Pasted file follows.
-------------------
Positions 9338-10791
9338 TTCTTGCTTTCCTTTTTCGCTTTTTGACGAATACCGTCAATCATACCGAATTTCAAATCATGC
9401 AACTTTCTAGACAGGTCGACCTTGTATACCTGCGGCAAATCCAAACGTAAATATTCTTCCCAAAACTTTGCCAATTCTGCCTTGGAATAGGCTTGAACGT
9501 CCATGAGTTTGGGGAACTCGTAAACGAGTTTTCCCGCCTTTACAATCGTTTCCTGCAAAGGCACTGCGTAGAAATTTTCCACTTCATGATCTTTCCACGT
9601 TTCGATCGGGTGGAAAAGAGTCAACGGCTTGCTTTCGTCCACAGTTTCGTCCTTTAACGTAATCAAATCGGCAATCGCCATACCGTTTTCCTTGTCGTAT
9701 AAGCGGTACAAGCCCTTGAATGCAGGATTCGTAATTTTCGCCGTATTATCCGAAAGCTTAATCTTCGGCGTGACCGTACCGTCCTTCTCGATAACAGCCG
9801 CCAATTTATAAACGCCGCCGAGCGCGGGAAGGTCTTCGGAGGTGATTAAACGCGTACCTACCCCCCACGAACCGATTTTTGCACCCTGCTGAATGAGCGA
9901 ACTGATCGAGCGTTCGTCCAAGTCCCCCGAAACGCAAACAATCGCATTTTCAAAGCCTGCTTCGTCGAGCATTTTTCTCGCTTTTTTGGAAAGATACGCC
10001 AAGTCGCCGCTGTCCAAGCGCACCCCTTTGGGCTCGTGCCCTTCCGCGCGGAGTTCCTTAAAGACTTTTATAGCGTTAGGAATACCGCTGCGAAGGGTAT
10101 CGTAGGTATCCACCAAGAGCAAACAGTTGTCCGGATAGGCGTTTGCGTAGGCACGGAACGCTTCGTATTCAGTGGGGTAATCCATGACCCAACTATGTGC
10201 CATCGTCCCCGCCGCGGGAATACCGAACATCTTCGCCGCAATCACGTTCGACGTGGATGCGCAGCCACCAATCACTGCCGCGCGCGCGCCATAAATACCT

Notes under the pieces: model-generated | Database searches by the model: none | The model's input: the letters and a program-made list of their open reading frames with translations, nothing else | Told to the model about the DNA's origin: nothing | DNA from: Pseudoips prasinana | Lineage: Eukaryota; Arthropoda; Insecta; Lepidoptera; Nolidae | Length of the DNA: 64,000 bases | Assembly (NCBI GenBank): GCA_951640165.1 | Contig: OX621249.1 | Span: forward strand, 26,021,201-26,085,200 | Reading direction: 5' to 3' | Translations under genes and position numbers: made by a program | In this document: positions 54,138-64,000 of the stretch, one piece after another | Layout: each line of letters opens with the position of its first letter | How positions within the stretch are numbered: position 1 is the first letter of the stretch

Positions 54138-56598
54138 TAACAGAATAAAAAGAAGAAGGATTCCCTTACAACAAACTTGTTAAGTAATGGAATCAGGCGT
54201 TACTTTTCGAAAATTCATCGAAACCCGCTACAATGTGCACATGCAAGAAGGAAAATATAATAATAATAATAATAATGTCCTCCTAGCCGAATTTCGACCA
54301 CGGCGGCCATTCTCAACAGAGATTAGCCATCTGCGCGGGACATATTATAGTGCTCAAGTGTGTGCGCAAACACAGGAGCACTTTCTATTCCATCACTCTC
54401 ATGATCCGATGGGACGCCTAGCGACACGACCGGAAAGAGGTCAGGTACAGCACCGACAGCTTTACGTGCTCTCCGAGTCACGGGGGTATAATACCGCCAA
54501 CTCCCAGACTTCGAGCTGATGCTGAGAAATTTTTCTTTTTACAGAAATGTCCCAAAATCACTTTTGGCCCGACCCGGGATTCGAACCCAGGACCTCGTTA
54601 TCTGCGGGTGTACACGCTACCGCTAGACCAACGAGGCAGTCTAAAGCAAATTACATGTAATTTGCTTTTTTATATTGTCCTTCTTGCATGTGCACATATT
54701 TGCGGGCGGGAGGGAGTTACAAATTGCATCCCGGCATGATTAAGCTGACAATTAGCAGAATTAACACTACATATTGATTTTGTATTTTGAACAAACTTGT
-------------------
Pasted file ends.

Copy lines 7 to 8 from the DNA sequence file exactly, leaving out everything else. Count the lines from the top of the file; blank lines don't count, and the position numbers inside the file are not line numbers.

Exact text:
9801 CCAATTTATAAACGCCGCCGAGCGCGGGAAGGTCTTCGGAGGTGATTAAACGCGTACCTACCCCCCACGAACCGATTTTTGCACCCTGCTGAATGAGCGA
9901 ACTGATCGAGCGTTCGTCCAAGTCCCCCGAAACGCAAACAATCGCATTTTCAAAGCCTGCTTCGTCGAGCATTTTTCTCGCTTTTTTGGAAAGATACGCC